Man With Rifle Scares at Airport: How Important Is Civility to Open-Carry?
Posted by Patrik Jonsson at The Christian Science Monitor, June 6, 2015

Indeed, as Texas is set to become the largest state to allow open carry, the evolution of the practice encompasses not just gun rights, but shifting notions around self-defense and even growing insecurities for many blue-collar, white men in America, some of whom see gun carry as central to “duty, relevance, even dignity,” as Jennifer Carlson, a gun rights scholar, writes in the Los Angeles Times.

“Yes, gun owners can do this, and maybe it does some good by raising awareness that this is the law,” says Brian Anse Patrick, a University of Toledo communications professor and author of the upcoming book “PropaGUNda.” “But there’s still this funny area around etiquette and frightening people” that draws a line between “Second Amendment ambassadors and Second Amendment exhibitionists.”

In Peaceful Protests over Police Verdict, Cleveland Has Just Seen Values in Action
Posted by Patricia Frost-Books, Kim Richards, and Ratanjit S. Sondhe at Cleveland.com, June 7, 2015

Just after Tamir Rice’s death, some leaders sought to squelch the public dialogue, pushing it behind closed doors or within favored institutions with specific agendas. Thoughtful people pushed back on this idea. It never happened.

Instead, there were listening tours, community meetings, congregational meetings, street meetings and school meetings. Rage was vented. Pastors and organizations recommended changes to the mayor and the U.S. attorney. Gov. John Kasich created a diverse task force on police conduct. Police allowed demonstrators to yell at them. They responded calmly — civilly. Dialogue ensued. It was messy at times, but people were heard….

How we each strive to be a part of that solution is key. Are we a community of silos and self-interest that ignores our oneness? Or do we become a community of values, one that models kindness, caring and respect and enables success?

Don’t Squander Opportunities for Real Debate by Heckling
Posted by Elihu D. Stone at The Jerusalem Post, June 10, 2015

It is uncomfortable being booed off of a stage for merely voicing an opinion or articulating an idea. It can even be uncomfortable to watch someone else get booed off a stage. All other things being equal, common decency and decorum would seem to demand that anyone invited to speak at a diplomatic conference who politely voices a democratically elected administration’s policy deserves at least respectful silence while speaking.

However, US Treasury Secretary Jack Lew was not accorded that courtesy this week at the annual Jerusalem Post Diplomatic Conference – and that has some people feeling very uncomfortable.

Civility Breaks Out Among Econ Wonks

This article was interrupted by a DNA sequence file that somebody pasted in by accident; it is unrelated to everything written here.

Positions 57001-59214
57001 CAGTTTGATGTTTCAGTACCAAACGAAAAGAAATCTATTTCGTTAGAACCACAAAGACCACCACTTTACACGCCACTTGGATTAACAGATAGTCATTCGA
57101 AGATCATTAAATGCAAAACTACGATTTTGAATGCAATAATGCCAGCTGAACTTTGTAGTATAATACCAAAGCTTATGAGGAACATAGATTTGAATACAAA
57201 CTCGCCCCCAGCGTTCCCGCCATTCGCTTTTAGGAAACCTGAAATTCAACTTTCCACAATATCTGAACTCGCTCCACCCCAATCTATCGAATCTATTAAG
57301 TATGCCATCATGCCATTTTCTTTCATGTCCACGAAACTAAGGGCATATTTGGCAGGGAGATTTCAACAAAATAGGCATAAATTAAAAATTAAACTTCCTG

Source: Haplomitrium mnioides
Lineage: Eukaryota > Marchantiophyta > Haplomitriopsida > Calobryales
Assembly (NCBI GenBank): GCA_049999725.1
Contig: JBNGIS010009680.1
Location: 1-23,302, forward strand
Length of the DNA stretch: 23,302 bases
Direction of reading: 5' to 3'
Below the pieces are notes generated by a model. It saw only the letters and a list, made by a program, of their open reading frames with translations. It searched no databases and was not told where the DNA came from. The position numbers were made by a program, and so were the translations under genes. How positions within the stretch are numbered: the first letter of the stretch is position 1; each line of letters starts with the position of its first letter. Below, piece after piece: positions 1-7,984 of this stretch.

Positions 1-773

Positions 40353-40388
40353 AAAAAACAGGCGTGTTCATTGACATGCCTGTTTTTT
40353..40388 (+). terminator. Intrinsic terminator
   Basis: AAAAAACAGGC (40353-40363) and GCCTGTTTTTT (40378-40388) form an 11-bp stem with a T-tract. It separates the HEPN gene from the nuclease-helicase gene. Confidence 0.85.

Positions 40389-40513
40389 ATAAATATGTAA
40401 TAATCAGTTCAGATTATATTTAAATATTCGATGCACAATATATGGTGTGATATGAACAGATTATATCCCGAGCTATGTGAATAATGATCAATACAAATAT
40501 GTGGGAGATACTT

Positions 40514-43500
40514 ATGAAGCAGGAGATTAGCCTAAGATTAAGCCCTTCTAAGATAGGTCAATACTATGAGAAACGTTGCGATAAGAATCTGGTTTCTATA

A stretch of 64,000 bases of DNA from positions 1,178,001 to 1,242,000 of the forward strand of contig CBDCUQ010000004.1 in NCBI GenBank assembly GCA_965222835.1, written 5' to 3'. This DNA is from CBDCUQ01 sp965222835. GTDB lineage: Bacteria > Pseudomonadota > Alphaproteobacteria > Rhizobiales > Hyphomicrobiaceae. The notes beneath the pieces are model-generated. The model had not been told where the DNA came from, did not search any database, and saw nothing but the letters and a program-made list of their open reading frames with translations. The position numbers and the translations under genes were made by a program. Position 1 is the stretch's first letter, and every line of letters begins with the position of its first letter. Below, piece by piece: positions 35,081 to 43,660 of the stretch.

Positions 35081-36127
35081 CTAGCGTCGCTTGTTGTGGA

Posted by Noah Smith at Bloomberg View, June 19, 2015

I’ve started to notice a funny thing in the last two years, in the blogosphere and on Twitter. There is a lot more agreement than before, and the discourse on economic issues is a lot less poisonous.

This will come as a surprise to people who follow Twitter and blogs. These have been the years of Ferguson and Eric Garner, of GamerGate, of the Rolling Stone rape story. The cultural battles around race, gender and identity rage unabated, and the flames are fanned by vicious anonymous provocateurs.

But in the economics and policy world, the winds have begun to shift. A new atmosphere of comity, patience and rationalism is prevailing, and it’s breaking down barriers between liberals and conservatives, interventionists and free-marketers.

Civil Behavior Abounds in Response to Tragedy
Posted by Carolyn Lukensmeyer at The Huffington Post, June 22, 2015

The tragedy last week in Charleston, S.C., in which nine people were murdered, has evoked a local, state and national response bathed in civility. In fact, what we have witnessed since the shooting on June 16, sets an example for the nation of the hope and promise that can come from collective demonstrations of civil behavior….

Just days after the shooting, the families of the nine individuals who were murdered offered up a vital lesson for the nation on the power of civility. Roof appeared on screen at the bond hearing and, one-by- one, family members spoke directly to him on screen, forgiving him for what he did. To a person, these individuals, who spoke from places within of deep pain, abounding grief, offered prayers for Roof’s soul and forgiveness for what he did.

Civility Linkblogging: Home Runs, Japan, and Islam

Civility Linkblogging
A Lynx, because Linkblogging

This post is part of an ongoing series that highlights discourse about civility from around the Web. We glean the links in this segment from as broad a cross-section as we can manage of blogs, newspapers, magazines, and other online venues, from the United States and around the world.

This week’s post highlights the possibilities of civility amid rivalry and disagreement. It features a piece about convicted civility — and how it can be enacted in the workplace. It covers the storied 1961 battle between Yankees Micky Mantle and Roger Maris to break Babe Ruth’s home-run record. And it highlights a kind of resolution between the seemingly conflicting values of free speech and civility, and the seemingly conflicting forces of Islam and the United States.

As always, if you have an article that you think would be right for future civility linkblogging posts, please do not hesitate to email it to us at editor@instituteforcivility.org. Include the title, url, and a short summary, and we will gladly review it for publication.

Now — the list:

The importance of Civility: What We Can Learn from Japan
Posted by Rob Walker at RN, 11 May, 2015

Civility was a determining factor in 2011 when we began to consider spending another year in Japan.

Back in Australia I’d noticed a further decline in civility, not just in schools but in society at large. Political discourse didn’t seem possible without personal insult anymore, whether it’s in parliament, on the radio or on the internet.

We returned to Japan in 2012, this time teaching senior high school and adult students.